Our world is surfing on a tide of advancement that is never-ending. And this process will not end in near time. It will continue till we exhaust ourselves.
It is the year 2021 and we have developed a propensity for downloading applications for our work and simple way of life. At least, this is the case with everybody and presumably, we use applications that potentially help in our day-by-day lives and a lot more stuff. Online classes, meetings, shopping, healthcare services, Financial application solutions, and everything. Also, as Android phones are utilized by 80% of the number of people on the planet, android applications are consistently in pattern and popular. Because of this pattern, the android application development company mounts profits. But the developers face an issue about what programming stack should they choose to develop an android application. Thank god, this confusion was blown away by Kotlin.
Kotlin is a cross-stage, statically composed, broadly useful programming language with type deduction. Kotlin is intended to interoperate completely with Java, and the JVM rendition of Kotlin’s standard library relies upon the Java Class Library, however, type surmising permits its programming structure to be more precise. Kotlin is an advanced statically composed programming language utilized by more than 60% of expert Android designers helping boost productivity, developer satisfaction, and code safety.
Android Studio offers first-class support for Kotlin. It even has built-in tools and options to help you through the process of converting Java-based code to Kotlin. The Show Kotlin Bytecode tool lets you see the equivalent Java-based code as you learn Kotlin.
Android KTX creates Android application development with Kotlin more precise, and concise, pleasant, and idiomatic by attaching Kotlin language features.
Android KTX is a bunch of Kotlin extensions that are included with Android Jetpack and other Android libraries. KTX extensions provide precise, natural Kotlin to Jetpack, Android platform, and other APIs. To do so, these extensions attach several Kotlin language features, including the following:
- Extension functions
- Extension properties
- Named parameters
- Parameter default values
Starting with Android 9 (Application Programming Interface level 28), the Android SDK includes null annotations to help avoid NullPointerExceptions. API reference documentation is also available in Kotlin.
Explore a curated set of resources in various formats to help you jumpstart learning Kotlin.
Features of Kotlin
Single type system
Java has two separate type systems, primitive types and reference types (a.k.a., objects). There are many reasons why Java includes two separate types of systems. Actually, that’s not true. As outlined in my article A case for keeping primitives in Java, there is really only one reason for primitive types–performance. Similar to Scala, Kotlin has only one type system, in that there is essentially no distinction between primitive types and reference types in Kotlin. Kotlin uses primitive types when possible but will use objects if necessary.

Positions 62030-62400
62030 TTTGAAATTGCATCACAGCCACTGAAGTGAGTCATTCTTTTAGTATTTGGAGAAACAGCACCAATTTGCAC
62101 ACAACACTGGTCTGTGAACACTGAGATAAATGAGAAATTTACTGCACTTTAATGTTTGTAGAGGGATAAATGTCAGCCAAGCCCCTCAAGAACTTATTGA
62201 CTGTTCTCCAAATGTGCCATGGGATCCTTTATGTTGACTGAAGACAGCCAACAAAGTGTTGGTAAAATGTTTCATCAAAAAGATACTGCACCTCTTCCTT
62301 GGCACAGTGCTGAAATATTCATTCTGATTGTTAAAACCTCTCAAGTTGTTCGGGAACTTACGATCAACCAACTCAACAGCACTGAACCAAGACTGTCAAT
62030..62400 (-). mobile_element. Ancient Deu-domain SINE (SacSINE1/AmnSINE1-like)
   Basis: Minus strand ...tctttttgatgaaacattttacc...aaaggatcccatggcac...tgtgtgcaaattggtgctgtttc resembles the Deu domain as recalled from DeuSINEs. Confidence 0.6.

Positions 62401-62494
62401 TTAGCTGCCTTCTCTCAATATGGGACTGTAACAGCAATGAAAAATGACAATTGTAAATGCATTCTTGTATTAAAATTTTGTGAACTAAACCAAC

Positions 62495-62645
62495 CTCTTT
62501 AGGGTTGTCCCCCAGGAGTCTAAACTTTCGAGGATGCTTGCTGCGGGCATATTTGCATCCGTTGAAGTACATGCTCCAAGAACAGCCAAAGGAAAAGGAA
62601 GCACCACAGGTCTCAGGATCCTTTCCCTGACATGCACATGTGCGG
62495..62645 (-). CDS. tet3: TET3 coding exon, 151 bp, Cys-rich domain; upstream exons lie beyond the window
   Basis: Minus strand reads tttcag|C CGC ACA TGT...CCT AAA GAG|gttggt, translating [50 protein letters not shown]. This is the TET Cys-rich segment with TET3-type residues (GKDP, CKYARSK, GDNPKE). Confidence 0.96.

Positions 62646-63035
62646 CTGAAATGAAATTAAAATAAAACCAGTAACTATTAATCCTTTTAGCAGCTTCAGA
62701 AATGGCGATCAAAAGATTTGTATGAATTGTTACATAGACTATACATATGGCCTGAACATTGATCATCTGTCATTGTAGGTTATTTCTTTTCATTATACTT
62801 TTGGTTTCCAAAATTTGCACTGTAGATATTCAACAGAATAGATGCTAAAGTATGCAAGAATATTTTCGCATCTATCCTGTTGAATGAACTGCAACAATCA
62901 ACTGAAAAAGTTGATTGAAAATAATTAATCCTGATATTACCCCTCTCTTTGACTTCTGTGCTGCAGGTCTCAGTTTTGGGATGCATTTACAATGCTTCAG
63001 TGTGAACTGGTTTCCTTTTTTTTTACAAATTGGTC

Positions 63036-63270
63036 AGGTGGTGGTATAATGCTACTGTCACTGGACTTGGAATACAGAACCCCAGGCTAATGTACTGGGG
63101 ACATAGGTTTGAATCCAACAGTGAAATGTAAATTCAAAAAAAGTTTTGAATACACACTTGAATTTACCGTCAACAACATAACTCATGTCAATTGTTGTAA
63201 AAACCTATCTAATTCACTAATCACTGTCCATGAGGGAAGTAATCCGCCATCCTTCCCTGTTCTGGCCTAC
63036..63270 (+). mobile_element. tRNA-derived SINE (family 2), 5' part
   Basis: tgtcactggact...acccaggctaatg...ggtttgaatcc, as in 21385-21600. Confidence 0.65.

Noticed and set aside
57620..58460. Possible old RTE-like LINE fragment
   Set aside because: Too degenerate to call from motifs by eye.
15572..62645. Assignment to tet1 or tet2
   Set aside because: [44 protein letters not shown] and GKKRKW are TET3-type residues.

Default versus explicit imports
Kotlin implicitly imports
kotlin.*, which is barely analogous to Java importing
java.lang.*, but Kotlin also imports
kotlin.collections.*, and classes from various other packages. Because of this, Kotlin source files normally require fewer explicit imports than Java source files, especially for classes that use collections and/or standard I/O.
Cleaner, more compact syntax
Kotlin does not require semicolons, and it allows omitting the return type for functions. Let’s consider a few other features that help make Kotlin a cleaner, more compact alternative to Java.
Kotlin allows you to declare a variable as
var x : Int = 8, or you can use the shorter but just as clear version
var x = 8. (While Java now supports
var declarations, this exclusive feature did not appear until Java 10, long after the feature had appeared in Kotlin.)
Kotlin also includes
val declarations for read-only variables, which are analogous to Java variables that have been declared as
final, meaning the variable cannot be reassigned.
Properties versus fields
Kotlin has properties. Properties that are declared & accessed in a manner that is way too similar to public fields in Java, but Kotlin offers default implementations of accessor/mutator functions for properties; that is, Kotlin provides
get() functions for
val properties and both
set() functions for
var properties. Customized versions of
set() can be implemented when necessary.
Most properties in Kotlin have backing fields, but it is possible to define a computed property, which is essentially a
get() function without a backing field.
Strings can contain template expressions, which are expressions that are evaluated with results inserted into the string. A template expression begins with a dollar sign ($) and consists of either a basic name or an arbitrary expression in curly braces. String templates can shorten string expressions by minimizing the need for explicit string concatenation.
No checked exceptions
Kotlin does not have checked exceptions. While they were very good, Java’s checked exceptions have been widely criticized. You can still
catch exceptions, but the Kotlin compiler does not force you to catch any of them.
No call to ‘new’ for constructors
In Kotlin, the keyword is not required to create a new object. To call a constructor, using the class name with parentheses.
Extends and implements
Java programmers know that a class can
extend another class and
implement one or more interfaces. In Kotlin, there is no syntactic difference between these two similar concepts; Kotlin uses a colon for both.
Think of destructuring as a simple way of breaking up an object into its constituent parts. A destructuring declaration creates multiple variables at once.